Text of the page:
Let $A$ be a formula, $x$ a variable, $t$ a term and $\Gamma$ a set of formulas. If $\Gamma\vdash A$ and $x$ is not a free variable of some open assumption, then $\Gamma\vdash A\to\forall_xA$ and $\vdash \forall_xA\to A[x:=t]$ by the natural deduction rules. Thus, $\Gamma\vdash A[x:=t]$.

However, I was just told that $$\tag{1}\text{If }\vdash A\text{, then }\vdash A[x:=t]$$ is also true when $x$ is a free variable of $A$. I have the impression that $(1)$ does not follow from the natural deduction rules and I hope someone can elaborate on this. Is $(1)$ an additional axiom?

Addendum: Maybe I should mention how derivability was defined in my lecture:

Definition: A formula $A$ is called derivable in minimal logic, written $\vdash A$, if there is a derivation of $A$ without free assumptions using the natural deduction rules. $A$ is called derivable from assumptions $A_1, \ldots, A_n$ if there is a derivation of $A$ with free assumptions among $A_1, \ldots, A_n$. Let $\Gamma$ be a set of formulas. We write $\Gamma\vdash A$ if the formula $A$ is derivable from finitely many assumptions $A_1,\ldots , A_n \in\Gamma$.

  • $\begingroup$ How do you interpret "$\vdash A$" when $A$ is not a closed formula? It's either nonsense or it means that $A$ is provable no matter what terms you put for the free variables. $\endgroup$
    – Karl
    Nov 27 '21 at 16:50
  • $\begingroup$ @Karl From my lecture notes: A formula $A$ is called derivable in minimal logic, written $\vdash A$, if there is a derivation of $A$ without free assumptions using the natural deduction rules. $\endgroup$
    – Filippo
    Nov 27 '21 at 16:52
  • $\begingroup$ Also note that your conclusion that $\vdash A\to A[x:=t]$ when $x$ is not free in $A$ is sort of vacuously true, since $[x:=t]$ only modifies free occurrences of $x$. $\endgroup$
    – Karl
    Nov 27 '21 at 16:55
  • $\begingroup$ Right, so how would one derive a formula containing a free variable? $\endgroup$
    – Karl
    Nov 27 '21 at 16:56
  • $\begingroup$ @Karl I don't really know what to answer. We simply assume that $A$ is derivable. Maybe we can even consider the case $\Gamma\vdash A$ and ask if this implies $\Gamma\vdash A[x:=t]$. Of course, the fact that I don't see a problem doesn't mean that there isn't one. $\endgroup$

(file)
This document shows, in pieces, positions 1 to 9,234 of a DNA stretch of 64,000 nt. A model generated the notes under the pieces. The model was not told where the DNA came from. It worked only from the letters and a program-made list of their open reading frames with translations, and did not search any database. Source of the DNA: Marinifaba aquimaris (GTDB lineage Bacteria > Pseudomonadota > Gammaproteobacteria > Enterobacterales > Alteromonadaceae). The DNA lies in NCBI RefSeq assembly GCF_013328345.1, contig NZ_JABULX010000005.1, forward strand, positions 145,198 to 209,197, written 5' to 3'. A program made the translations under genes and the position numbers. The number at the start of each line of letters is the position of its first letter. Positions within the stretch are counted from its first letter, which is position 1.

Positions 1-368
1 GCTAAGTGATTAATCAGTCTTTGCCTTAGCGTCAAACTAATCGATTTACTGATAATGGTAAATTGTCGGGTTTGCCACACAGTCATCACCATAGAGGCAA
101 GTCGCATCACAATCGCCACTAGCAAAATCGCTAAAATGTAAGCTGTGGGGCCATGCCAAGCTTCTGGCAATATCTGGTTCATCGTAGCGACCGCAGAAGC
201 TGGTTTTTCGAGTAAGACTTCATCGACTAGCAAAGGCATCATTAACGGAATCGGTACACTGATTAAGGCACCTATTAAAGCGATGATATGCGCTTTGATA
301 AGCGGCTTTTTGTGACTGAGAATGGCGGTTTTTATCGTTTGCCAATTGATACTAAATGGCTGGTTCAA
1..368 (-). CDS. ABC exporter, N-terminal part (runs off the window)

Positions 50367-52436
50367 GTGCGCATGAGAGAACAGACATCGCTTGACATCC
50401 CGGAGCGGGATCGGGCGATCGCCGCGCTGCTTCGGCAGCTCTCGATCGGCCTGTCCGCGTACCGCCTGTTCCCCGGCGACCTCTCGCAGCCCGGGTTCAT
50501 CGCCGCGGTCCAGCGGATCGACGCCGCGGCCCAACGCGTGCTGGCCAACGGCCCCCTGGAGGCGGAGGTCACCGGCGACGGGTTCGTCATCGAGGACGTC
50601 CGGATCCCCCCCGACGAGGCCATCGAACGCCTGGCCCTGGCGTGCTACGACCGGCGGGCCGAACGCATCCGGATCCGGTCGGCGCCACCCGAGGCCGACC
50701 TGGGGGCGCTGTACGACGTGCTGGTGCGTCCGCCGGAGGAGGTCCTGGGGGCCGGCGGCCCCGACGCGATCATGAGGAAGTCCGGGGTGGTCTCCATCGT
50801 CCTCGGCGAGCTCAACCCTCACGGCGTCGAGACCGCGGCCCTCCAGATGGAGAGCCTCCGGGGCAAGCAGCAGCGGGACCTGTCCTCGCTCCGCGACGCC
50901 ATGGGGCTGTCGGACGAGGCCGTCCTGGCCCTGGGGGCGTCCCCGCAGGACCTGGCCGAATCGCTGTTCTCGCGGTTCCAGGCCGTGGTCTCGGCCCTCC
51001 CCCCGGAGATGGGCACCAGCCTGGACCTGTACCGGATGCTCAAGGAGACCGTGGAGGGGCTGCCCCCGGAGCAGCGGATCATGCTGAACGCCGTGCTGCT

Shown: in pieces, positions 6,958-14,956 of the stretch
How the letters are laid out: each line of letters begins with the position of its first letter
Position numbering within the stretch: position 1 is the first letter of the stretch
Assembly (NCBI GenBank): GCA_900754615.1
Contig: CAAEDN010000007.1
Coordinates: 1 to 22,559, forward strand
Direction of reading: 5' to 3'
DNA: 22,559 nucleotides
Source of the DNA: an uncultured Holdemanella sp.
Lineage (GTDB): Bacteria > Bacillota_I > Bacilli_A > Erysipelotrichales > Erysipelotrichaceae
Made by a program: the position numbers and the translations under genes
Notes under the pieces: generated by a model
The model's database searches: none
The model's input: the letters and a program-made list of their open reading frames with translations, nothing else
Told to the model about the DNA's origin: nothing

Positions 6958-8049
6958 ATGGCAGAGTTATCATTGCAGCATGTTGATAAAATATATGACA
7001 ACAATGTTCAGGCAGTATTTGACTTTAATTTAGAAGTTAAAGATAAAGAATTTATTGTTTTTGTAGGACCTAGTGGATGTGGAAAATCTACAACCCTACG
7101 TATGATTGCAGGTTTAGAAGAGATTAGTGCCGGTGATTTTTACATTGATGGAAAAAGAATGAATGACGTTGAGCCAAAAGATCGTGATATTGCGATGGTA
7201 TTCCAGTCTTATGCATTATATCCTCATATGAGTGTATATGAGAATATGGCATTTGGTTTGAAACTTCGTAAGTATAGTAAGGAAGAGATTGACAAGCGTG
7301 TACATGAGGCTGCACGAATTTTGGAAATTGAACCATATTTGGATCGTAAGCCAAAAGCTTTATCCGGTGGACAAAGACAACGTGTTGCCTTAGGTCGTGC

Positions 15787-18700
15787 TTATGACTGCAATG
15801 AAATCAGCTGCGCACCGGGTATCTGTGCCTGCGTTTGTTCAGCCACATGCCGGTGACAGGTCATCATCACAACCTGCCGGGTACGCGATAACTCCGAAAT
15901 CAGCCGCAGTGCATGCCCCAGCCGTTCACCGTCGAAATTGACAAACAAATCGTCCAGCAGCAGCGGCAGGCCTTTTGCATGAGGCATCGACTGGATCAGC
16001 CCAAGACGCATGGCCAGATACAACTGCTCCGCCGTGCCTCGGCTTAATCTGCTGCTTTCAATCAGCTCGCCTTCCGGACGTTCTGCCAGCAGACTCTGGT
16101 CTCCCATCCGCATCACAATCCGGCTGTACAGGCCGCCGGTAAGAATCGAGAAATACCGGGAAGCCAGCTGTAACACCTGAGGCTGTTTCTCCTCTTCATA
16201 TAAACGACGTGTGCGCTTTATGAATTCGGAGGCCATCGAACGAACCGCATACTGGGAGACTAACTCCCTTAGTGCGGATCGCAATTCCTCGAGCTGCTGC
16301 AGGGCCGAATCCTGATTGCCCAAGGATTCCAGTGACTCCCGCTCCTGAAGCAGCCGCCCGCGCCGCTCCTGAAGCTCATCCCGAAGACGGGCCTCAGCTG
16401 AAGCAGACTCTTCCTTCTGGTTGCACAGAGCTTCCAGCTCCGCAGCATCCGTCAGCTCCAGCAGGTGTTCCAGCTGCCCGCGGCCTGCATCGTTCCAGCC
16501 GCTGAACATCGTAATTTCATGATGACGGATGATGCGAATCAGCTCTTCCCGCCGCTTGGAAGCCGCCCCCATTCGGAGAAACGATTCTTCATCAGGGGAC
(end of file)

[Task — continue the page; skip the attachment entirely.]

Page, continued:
– Filippo
    Nov 27 '21 at 17:05

Based on your most recent comment, yes, (1) is a special case when $\Gamma$ is empty.

I'm not exactly sure what part of the argument in the introduction you're skeptical of. I'm writing the answer under the assumption that it's the side condition that we impose on $\Gamma$. If this is mistaken, I'll amend my answer. I'm trying to avoid retreating to the semantics of first-order minimal logic (which is the system I think you're working in).

So, we have a way of eliminating the pesky side condition that $x$ does not occur as a free variable of any open assumption. That side condition is very convenient to use in a proof calculus though.

$$ \frac{\Gamma \vdash A}{\Gamma[x := t] \vdash A[x:=t]} \;\; \text{holds} $$

Imposing the side condition is just a way of making sure that $\Gamma$ is equal to $\Gamma[x:=t]$.

When $\Gamma$ is empty the side condition is trivial since $\varnothing$ never contains any formulas and thus never contains any free variables.

  • $\begingroup$ Thank you very much for the answer. The problem is that we haven't really discussed when and how the expression $A[x:=t]$ is defined in the lecture. I have the impression that you are using the following fact: If $x$ is not free in $B$, then $B[x:=t]=B$. Is that correct? $\endgroup$
    – Filippo
    Nov 27 '21 at 18:45
  • 1
    $\begingroup$ Yes, what you are saying is correct. $A[x:=t]$ is equal to $A$ if and only if $x$ is equal to $t$ or $x \not\in \text{FV}(A)$. Let $\text{FV}(A)$ refer to the free variables of $A$. $A[x:=t]$ can be defined inductively on formulas by finding free occurrences of $x$ and replacing them with $t$. There is some complexity that you have to deal with if $t$ itself has free variables that might end up being captured. For example, what should the following mean: $(\forall y \mathop. x =y)[y := f(x)]$ ? I don't think there's one universal convention for how to deal with this problem. $\endgroup$ Nov 27 '21 at 18:55

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